This is an archived article that was published on sltrib.com in 2013, and information in the article may be outdated. It is provided only for personal research purposes and may not be reprinted.
A group of state lawmakers and local authorities are trying to streamline Utah's emergency response system, from the gathering and distribution of funds to the actions taken when an emergency call is received.
At a July 11 meeting, Salt Lake County Sheriff Jim Winder emphasized the need for a more efficient system. Winder said that proper funding and time-efficient protocol are necessary when dealing with potentially life-threatening situations.
"I hope the general public realizes just how absolutely critical these discussions are and how imperative it has become for some kind of solution in the near-term," Winder said.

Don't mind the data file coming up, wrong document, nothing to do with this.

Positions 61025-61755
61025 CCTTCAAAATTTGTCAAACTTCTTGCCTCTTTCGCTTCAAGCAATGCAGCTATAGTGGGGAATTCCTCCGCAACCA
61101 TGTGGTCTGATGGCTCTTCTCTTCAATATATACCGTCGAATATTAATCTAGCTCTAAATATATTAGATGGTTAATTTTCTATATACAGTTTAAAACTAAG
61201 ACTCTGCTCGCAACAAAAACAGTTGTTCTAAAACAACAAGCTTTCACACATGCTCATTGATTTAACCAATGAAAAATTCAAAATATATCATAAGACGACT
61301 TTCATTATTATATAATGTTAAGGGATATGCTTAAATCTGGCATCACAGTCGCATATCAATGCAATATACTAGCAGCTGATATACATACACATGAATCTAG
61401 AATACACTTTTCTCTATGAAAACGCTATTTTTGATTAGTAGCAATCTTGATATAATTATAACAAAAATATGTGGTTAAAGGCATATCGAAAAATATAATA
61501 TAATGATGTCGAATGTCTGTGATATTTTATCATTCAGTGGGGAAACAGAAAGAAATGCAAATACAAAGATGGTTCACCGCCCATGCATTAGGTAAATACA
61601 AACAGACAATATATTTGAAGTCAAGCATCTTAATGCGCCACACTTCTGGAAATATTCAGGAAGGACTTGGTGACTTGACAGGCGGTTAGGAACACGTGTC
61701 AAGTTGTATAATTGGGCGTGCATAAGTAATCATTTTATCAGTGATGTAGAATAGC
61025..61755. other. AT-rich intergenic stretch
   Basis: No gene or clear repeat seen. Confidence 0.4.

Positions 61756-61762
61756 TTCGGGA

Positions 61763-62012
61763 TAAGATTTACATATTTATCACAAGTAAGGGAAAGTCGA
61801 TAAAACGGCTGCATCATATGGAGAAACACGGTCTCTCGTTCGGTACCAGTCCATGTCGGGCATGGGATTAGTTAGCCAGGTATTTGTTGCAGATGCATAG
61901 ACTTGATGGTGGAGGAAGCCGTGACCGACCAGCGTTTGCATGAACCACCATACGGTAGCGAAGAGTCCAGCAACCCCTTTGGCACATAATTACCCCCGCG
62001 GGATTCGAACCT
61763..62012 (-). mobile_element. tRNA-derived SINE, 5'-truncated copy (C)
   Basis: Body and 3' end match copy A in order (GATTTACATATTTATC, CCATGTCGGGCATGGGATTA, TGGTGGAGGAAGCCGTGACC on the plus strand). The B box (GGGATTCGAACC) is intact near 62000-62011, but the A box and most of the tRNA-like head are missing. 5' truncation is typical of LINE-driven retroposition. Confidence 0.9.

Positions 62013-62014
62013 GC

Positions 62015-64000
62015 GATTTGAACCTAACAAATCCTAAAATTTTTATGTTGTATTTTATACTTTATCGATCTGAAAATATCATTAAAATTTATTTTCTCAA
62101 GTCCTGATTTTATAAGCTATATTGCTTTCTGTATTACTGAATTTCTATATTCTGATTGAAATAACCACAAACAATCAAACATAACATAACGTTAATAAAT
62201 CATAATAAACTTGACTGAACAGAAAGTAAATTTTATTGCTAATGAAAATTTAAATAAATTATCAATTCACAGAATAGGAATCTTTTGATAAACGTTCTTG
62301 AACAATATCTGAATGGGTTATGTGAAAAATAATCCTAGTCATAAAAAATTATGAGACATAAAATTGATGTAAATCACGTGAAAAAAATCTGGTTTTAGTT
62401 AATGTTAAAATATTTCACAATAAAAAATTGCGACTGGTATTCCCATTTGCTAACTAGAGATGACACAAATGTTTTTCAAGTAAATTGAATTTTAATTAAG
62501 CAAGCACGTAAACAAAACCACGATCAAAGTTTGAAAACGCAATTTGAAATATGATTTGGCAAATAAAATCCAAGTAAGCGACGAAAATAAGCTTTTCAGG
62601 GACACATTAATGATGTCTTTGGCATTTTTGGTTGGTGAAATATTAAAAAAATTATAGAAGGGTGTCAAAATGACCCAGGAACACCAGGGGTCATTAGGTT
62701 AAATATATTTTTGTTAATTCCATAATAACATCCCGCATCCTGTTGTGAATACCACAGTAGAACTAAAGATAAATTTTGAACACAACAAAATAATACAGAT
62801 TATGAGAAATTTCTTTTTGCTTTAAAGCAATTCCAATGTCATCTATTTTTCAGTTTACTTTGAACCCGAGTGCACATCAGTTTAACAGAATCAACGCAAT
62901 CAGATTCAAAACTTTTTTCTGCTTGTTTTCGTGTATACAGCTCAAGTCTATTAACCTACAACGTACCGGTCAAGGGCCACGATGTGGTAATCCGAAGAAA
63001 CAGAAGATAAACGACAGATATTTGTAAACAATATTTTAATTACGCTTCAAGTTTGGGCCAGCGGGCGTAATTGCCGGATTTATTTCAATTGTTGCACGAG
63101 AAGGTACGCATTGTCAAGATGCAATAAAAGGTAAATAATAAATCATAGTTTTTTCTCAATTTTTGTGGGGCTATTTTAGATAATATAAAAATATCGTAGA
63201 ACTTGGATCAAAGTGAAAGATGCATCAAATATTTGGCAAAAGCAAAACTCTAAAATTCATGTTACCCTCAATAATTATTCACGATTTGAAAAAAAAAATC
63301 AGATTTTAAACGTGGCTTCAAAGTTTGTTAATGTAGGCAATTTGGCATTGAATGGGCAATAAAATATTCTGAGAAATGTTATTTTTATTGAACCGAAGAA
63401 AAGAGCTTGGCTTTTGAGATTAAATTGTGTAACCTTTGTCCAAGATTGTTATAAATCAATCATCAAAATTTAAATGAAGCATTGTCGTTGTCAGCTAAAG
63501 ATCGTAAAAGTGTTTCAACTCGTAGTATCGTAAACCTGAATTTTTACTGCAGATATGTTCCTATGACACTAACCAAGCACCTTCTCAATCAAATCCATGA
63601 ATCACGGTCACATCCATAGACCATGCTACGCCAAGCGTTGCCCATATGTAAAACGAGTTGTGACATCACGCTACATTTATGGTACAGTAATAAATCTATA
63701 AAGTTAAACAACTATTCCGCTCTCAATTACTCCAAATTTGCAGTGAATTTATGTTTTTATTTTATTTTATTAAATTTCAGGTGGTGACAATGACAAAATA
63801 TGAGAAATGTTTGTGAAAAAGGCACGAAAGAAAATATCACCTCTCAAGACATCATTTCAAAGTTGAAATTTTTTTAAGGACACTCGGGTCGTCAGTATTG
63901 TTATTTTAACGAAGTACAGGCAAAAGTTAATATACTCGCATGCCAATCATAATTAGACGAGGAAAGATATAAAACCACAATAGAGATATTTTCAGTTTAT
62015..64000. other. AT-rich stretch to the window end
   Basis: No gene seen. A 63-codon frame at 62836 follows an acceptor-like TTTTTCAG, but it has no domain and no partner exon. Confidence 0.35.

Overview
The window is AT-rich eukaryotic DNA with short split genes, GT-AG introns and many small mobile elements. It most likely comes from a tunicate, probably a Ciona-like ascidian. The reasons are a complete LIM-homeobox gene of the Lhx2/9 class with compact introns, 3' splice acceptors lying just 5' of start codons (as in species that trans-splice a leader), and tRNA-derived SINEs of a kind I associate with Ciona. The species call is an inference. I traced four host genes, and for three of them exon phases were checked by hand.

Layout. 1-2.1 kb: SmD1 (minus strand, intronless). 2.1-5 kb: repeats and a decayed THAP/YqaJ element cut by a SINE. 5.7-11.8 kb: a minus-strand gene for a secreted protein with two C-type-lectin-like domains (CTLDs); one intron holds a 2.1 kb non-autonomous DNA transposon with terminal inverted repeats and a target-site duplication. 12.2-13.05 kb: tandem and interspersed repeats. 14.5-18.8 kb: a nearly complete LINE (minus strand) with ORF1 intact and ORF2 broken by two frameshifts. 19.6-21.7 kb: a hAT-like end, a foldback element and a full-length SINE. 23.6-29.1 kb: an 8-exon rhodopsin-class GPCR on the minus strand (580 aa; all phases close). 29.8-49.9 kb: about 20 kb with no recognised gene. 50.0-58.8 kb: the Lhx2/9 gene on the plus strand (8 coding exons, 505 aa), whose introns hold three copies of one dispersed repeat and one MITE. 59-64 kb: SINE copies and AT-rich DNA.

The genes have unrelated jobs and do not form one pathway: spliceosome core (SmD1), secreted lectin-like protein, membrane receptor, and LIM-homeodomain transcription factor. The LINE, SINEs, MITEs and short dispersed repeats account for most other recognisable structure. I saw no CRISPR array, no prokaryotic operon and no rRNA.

Winder and other members of the Government Communications Task Force spoke of the need to invest in "next-generation" technology, which could involve 911 responders receiving text messages, photos and video recordings in addition to phone calls. This would give citizens more options when reaching out for help and potentially allow first-responders to view the scene before they arrive.
Winder said some states are spending as much as 58 percent of their public safety funds on researching and implementing next-generation technologies. Utah's current statute, however, doesn't require any funding for such strategies. While the state 911 committee has given grants to six local public-safety answering points (PSAPs), authorities say that money only goes so far.
"There simply is not enough monies coming in right now to manage these very complicated systems to the level that we are technologically forced to do so … I don't know that people understand really the pending crisis we're facing as it relates to the pick up the phone, call for help and get help piece [of public safety]," Winder said.